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Updating the Recruiter’s Toolbox

‘Disappearing’ the HR software yields functionality at the speed of market.
 By John Sumser
In the world of HR Software, substantive change always flows from recruiting tools to the rest of the suite. As the only market-facing component of the HR application set, recruiting is driven by competitive forces rather than technology creep. Talent acquisition and employment branding move at competitive speeds, while HR automation moves at the rate of a productivity investment. It’s the difference between “must-have” and “nice-to-have.”
Recently, I’ve had a chance to review several recruiting tools: PCRecruiter, Job Science, and Jibe. Each addresses slightly different aspects of the recruiting process. Each uses a different platform and a different style of integration.
Among the three is a common, emerging approach to agile enterprise design. We are entering the era of tools that meet employees where they are and minimize learning curves by piggy-backing on existing infrastructure. By capitalizing on proven user interfaces (UI), development teams are able to focus on domain expertise. The trend toward niche specialization and away from wheel-reinventing UI design mirrors the overall trend toward outsourcing.
PCRecruiter is a toolset designed for high-end professionals. With more than 2,900 organizations and tens of thousands of users, it’s one of the quiet gems of the industry. Users come from all aspects of the recruiting world: in-house, staffing firms, executive search, and third-party search firms. The tool delivers the full spectrum of recruiting functionality from applicant tracking and e-mail management to automated resume parsing, document storage, and diversity tracking. Built in Microsoft’s development environment, PCRecruiter was a part of the first generation to adopt a standard platform to gain enterprise traction.
In its latest release, PCRecruiter attempts to do away with anything resembling a unique interface. Tools and processes are merged into Microsoft Office. There is no other interface. Work flows seamlessly between Outlook, Word, and Excel. A PCRecruiter menu unleashes the full functionality. In this release, PCRecruiter evolves from a standalone app on the Microsoft Platform to a tightly integrated part of Microsoft Office. All of PCRecruiter becomes a single drop-down menu.
JobScience is built in the ecosystem. Using the Customer Relationship Management system (CRM), the company delivers a workflow based on communications with the candidate. This approach, as opposed to the older “Applicant Tracking,” emphasizes long-term relationships with a pool of candidates. The use of’s application environment minimizes learning curves while maximizing functionality for customers.
Like the PCRecruiter example, JobScience delivers a seamless experience. customers are able to use the same tool to manage sales, marketing, and talent acquisition. They realize the commonalities among the functions while reducing training and maintenance overheads. The result is an overall lower lifecycle cost with increased organizational effectiveness.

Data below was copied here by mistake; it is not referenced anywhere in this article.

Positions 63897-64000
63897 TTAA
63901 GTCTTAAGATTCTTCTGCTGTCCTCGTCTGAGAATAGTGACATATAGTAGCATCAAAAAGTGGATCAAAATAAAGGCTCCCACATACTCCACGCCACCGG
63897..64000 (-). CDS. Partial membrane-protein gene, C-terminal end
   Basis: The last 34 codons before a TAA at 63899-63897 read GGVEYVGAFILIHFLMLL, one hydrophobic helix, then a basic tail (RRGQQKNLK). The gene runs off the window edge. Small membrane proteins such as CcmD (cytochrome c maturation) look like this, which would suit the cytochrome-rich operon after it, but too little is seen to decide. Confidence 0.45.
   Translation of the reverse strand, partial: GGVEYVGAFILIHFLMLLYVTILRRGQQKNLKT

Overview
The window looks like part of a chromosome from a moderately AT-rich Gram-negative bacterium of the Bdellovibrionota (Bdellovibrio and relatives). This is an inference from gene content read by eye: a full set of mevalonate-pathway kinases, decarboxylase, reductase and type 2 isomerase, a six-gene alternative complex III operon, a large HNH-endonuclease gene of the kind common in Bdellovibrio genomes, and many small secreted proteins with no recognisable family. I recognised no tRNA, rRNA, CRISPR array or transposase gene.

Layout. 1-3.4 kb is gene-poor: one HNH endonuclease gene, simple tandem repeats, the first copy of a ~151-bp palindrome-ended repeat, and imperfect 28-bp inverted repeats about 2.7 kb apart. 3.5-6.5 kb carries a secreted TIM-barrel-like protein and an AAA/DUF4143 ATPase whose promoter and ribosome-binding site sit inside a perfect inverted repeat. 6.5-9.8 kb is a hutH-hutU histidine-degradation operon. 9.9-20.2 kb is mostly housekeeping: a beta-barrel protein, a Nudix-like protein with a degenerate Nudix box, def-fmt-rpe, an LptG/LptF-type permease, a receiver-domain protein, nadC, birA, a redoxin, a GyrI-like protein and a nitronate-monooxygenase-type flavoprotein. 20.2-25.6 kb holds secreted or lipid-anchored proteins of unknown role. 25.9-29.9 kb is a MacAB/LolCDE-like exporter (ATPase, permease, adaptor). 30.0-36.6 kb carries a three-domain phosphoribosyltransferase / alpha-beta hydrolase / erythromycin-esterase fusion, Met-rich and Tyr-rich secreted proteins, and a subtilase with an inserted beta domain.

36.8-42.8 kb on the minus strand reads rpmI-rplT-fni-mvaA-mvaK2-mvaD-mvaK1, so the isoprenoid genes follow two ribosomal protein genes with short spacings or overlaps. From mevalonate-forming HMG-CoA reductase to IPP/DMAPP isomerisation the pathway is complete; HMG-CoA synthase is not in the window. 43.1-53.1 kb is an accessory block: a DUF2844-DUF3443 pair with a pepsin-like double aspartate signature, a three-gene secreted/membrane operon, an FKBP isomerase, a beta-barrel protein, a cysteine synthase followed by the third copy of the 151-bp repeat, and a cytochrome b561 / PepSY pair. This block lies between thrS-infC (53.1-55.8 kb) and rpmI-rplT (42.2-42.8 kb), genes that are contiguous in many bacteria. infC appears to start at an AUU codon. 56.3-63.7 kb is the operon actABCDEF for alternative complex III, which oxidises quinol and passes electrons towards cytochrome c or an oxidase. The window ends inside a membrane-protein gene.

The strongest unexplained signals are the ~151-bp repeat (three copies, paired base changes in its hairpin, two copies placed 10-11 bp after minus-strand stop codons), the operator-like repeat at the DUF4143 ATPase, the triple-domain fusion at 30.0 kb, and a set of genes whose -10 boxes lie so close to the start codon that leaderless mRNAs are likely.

Jibe is a brand new social-network driven job board built in the Facebook application environment. Focused on a kind of network mining that you might think of as “turbo-charged referrals,” the system matches your network and available jobs. Search results include links to the subset of your connections that might be useful in a particular target. It works for both sides of the transaction. Recruiters discover which of their “friends”might offer an introduction to a candidate (and, somewhat obviously, similar candidates). The potential employee is given a view of connections in or near the enterprise who might be useful for resume review, insight into the employer, or a referral. As is the case with the first two examples, the Facebook integration meets users where they are, rather than requiring a separate learning curve. It’s Facebook, turbocharged with LinkedIn and other social media, focused on both sides of Talent Acquisition.
Large-scale enterprise applications have always lagged the consumer markets by five or so years. In HR, the time difference is greater. This new approach, “disappearing the HR software,” allows entrepreneurial firms to harness the platform’s roadmap to deliver functionality at the speed of the market. It’s a profound alternative to the enterprise model, which can resemble the three-foot-wide, 140-tool Swiss army knife currently being advertised in catalogs.
The next generation of enterprise platforms are cloud based “coral reefs” of interrelated tools and services. The core provider offers quality control, APIs, and a roadmap. Rather than trying to be all things to all people, they focus on doing a few things really well, including managing the overall market for services. It’s a new world, in which the core players are companies like Apple, Facebook, and Google. Minimizing redundant learning curves increases agility while meeting users in environments they are familiar with. Harnessing familiar applications gives users a familiar landscape with hypercompetitive functionality.
John Sumser is a technology consultant, trade show producer, and webmaster of He can be reached at

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